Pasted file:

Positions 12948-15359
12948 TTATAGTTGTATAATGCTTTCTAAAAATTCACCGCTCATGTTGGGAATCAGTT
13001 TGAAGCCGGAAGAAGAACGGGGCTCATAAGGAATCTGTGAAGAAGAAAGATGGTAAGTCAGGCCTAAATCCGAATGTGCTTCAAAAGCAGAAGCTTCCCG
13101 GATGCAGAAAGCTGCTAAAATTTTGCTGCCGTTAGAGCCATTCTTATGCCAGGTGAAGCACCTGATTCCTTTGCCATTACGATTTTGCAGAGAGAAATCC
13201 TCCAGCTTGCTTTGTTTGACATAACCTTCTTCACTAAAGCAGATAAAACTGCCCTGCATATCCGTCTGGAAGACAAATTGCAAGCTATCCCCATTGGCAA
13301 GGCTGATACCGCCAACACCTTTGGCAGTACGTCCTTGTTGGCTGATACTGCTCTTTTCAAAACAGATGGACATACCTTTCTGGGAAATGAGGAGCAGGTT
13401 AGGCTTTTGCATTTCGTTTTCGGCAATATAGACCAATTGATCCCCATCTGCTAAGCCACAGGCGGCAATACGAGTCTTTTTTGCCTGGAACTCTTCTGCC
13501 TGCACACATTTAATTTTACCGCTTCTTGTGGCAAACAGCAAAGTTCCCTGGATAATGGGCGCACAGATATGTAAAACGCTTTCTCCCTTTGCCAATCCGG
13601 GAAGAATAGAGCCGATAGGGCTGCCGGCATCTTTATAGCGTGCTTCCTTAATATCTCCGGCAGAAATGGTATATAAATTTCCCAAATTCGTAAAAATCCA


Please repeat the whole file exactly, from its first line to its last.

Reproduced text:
Positions 12948-15359
12948 TTATAGTTGTATAATGCTTTCTAAAAATTCACCGCTCATGTTGGGAATCAGTT
13001 TGAAGCCGGAAGAAGAACGGGGCTCATAAGGAATCTGTGAAGAAGAAAGATGGTAAGTCAGGCCTAAATCCGAATGTGCTTCAAAAGCAGAAGCTTCCCG
13101 GATGCAGAAAGCTGCTAAAATTTTGCTGCCGTTAGAGCCATTCTTATGCCAGGTGAAGCACCTGATTCCTTTGCCATTACGATTTTGCAGAGAGAAATCC
13201 TCCAGCTTGCTTTGTTTGACATAACCTTCTTCACTAAAGCAGATAAAACTGCCCTGCATATCCGTCTGGAAGACAAATTGCAAGCTATCCCCATTGGCAA
13301 GGCTGATACCGCCAACACCTTTGGCAGTACGTCCTTGTTGGCTGATACTGCTCTTTTCAAAACAGATGGACATACCTTTCTGGGAAATGAGGAGCAGGTT
13401 AGGCTTTTGCATTTCGTTTTCGGCAATATAGACCAATTGATCCCCATCTGCTAAGCCACAGGCGGCAATACGAGTCTTTTTTGCCTGGAACTCTTCTGCC
13501 TGCACACATTTAATTTTACCGCTTCTTGTGGCAAACAGCAAAGTTCCCTGGATAATGGGCGCACAGATATGTAAAACGCTTTCTCCCTTTGCCAATCCGG
13601 GAAGAATAGAGCCGATAGGGCTGCCGGCATCTTTATAGCGTGCTTCCTTAATATCTCCGGCAGAAATGGTATATAAATTTCCCAAATTCGTAAAAATCCA